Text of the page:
On it's official blog, Google stated that "the conclusion is clear: Google’s services are good for users and good for competition."
However, the Mountain View-based company, founded by Stanford University grads Larry Page and Sergey Brin, will change some of its business practices that would improve the user experience. These includes an opt out of Google Search for websites and the ability for advertisers to export their ad campaigns from Google AdWords.
"Following its investigation, the FTC’s settlement with Google strikes an appropriate balance that protects consumers and preserves innovation," said Rep. Anna Eshoo (D-Palo Alto), ranking member of the Subcommittee on Communications and Technology. "At a time when the market for smartphones, tablets and other wireless devices continues to flourish, the settlement ensures that competitors will have access to the patents essential to powering these key technologies."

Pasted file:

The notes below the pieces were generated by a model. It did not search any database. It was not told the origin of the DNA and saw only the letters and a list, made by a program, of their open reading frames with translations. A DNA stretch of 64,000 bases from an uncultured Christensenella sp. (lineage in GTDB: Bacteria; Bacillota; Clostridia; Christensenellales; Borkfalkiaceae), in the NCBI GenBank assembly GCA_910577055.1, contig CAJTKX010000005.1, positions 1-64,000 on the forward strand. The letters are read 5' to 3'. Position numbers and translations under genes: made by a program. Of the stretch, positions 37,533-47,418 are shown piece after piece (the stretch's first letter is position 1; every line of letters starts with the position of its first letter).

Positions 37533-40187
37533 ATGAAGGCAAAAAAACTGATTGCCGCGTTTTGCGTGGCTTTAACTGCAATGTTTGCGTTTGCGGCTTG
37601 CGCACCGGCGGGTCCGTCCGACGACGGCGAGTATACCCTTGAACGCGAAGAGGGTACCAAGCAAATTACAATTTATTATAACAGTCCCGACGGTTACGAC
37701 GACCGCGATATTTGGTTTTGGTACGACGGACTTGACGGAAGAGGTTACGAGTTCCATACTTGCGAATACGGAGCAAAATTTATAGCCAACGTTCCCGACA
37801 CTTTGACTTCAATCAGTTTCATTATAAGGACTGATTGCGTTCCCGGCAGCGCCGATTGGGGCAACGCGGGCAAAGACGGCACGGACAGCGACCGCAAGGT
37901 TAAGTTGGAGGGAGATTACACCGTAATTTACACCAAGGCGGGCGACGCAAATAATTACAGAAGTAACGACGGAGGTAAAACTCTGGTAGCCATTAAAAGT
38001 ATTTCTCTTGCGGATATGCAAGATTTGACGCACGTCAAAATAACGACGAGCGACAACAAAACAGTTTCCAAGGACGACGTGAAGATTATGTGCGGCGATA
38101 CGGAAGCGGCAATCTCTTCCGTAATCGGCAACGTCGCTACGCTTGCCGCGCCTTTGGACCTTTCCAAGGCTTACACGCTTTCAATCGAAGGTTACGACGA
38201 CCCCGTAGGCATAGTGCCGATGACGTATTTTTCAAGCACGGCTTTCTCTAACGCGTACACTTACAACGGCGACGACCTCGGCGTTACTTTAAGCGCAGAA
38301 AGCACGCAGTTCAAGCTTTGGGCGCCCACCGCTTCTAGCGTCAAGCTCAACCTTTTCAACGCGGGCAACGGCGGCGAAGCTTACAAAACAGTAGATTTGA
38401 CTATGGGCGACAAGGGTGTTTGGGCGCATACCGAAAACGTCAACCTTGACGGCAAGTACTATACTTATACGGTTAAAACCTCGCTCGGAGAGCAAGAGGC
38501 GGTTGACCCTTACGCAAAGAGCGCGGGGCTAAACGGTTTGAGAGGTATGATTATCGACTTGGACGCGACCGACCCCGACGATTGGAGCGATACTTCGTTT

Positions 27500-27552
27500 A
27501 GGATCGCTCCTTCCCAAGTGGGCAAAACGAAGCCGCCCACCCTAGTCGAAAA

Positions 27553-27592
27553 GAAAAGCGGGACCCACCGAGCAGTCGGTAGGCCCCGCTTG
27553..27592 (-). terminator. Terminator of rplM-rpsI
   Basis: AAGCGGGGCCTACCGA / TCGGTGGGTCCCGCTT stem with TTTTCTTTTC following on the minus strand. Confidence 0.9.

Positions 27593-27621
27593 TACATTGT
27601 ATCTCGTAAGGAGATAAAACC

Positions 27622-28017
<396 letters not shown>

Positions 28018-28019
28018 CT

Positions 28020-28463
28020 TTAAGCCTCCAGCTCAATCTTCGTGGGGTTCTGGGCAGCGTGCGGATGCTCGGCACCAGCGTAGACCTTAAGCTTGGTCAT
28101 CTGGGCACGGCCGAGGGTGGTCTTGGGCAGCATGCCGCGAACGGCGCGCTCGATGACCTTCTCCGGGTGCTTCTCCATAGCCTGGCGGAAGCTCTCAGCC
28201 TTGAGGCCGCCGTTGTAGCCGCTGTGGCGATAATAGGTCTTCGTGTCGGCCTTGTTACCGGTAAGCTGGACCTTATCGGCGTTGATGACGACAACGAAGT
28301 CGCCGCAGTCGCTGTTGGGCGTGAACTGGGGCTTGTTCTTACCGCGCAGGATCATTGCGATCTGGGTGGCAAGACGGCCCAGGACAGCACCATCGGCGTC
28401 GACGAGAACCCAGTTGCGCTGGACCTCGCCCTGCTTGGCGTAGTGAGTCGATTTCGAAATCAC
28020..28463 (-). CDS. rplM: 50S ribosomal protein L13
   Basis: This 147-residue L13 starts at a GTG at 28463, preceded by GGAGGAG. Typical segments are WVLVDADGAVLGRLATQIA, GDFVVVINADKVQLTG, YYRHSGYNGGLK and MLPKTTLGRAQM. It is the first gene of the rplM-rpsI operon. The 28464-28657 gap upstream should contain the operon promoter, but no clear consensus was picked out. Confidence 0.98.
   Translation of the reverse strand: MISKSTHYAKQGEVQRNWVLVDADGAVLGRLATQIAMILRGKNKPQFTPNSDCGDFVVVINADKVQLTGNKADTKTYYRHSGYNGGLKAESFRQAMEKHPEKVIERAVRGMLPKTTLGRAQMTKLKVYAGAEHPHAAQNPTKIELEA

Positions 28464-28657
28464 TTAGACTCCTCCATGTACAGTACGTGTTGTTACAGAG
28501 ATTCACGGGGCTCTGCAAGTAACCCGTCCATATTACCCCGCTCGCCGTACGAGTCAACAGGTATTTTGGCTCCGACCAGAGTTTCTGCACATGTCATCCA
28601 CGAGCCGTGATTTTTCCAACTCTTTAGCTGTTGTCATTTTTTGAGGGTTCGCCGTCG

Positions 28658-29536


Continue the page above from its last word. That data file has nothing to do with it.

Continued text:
In a letter to the FTC last November, Eshoo and Rep. Zoe Lofgren (D-San Jose) expressed concerns over the Commission’s antitrust investigation of Google.
"I’m pleased the FTC chose to complete its investigation of Google’s search practices with an enforceable agreement to protect consumers without impermissibly expanding the jurisdictional reach of the FTC," said Rep. Lofgren, senior Member of the Judiciary Committee.
According to David Drummond, senior vice president and chief legal officer for Google, the company has also agreed with the FTC to "resolve standard-essential patent disputes through a neutral third party before seeking injunctions."
"This agreement establishes clear rules of the road for standards essential patents going forward," he said.
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